• my triathlon in August is a mini. 400-meter swim, 6-mile bike, 2-mile run. I attempted one in April too, but it was converted to a duathlon, 1-mile run, 6-mile bike, 1-mile run, because of problems with the pool. I’m looking forward to the swimming and now the running. I am also very tentative about the bike because I don’t want to fall or get hit by a car, but as I train, I’m gaining some confidence there too.
      I am looking now for some 5Ks in my area to participate in in the fall! I never thought I would actually look forward to running!


  2. Awesome awesome awesome! I did C25K as well. I was scared to death of week 3. Then I stopped running as fast as my brain told me I should run and I ran as fast/slow as my body wanted to. It was an amazing discovery. You have been a wonderful supporter. Congrats on the 3 miles without stopping!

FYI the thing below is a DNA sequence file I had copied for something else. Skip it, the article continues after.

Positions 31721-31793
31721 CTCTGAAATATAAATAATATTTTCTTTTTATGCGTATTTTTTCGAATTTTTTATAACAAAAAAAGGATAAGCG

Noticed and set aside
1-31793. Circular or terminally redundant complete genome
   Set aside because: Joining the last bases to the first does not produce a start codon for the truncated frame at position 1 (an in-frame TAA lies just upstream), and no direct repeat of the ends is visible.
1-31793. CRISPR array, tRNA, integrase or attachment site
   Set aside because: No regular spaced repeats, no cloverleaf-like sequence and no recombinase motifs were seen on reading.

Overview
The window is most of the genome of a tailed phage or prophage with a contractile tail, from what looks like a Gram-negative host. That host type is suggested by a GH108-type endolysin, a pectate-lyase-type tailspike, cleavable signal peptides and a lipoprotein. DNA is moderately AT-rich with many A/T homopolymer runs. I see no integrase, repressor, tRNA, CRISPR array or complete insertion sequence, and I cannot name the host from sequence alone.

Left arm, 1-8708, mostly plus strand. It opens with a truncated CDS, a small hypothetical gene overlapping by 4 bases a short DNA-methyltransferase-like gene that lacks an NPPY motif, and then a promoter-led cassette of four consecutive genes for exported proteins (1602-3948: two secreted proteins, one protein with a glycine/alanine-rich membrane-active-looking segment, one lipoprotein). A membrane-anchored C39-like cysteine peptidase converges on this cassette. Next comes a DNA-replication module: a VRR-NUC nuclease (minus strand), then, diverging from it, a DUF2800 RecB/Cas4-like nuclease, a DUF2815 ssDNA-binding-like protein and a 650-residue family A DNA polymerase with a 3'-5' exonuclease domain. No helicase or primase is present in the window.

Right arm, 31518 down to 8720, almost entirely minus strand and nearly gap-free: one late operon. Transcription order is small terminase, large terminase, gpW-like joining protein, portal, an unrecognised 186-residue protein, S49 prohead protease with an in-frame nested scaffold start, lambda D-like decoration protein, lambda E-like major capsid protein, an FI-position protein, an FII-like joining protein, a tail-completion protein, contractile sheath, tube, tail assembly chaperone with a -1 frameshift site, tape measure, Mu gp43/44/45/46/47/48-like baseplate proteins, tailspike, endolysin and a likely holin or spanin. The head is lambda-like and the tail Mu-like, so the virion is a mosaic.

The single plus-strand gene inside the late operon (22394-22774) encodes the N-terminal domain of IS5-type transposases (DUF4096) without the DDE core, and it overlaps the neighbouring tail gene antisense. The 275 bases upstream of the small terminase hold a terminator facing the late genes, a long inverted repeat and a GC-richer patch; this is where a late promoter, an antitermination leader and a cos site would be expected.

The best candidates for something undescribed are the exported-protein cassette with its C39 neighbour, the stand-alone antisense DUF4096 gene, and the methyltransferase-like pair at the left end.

• Slowing down my pace was key for me too. When I went from running on the treadmill to running on the road, I never thought I would be able to run the distance until I realized I was going too fast and wearing myself out. Now that I’ve slowed down, it’s so much better. You’ve been a wonderful supporter too! So glad to have met such great people!


  3. […] See the original post:  The thing about Couch25K… […]


  4. Posted by Fran on June 30, 2009 at 8:13 am

    I see so many simularities in your story compared to mine. In Holland we have something called: start to run which leads you in 10 weeks to a 5K run. I followed this program and the first week was heavy but oh the glory when I reached the finish line on June 14th at my first 5K run.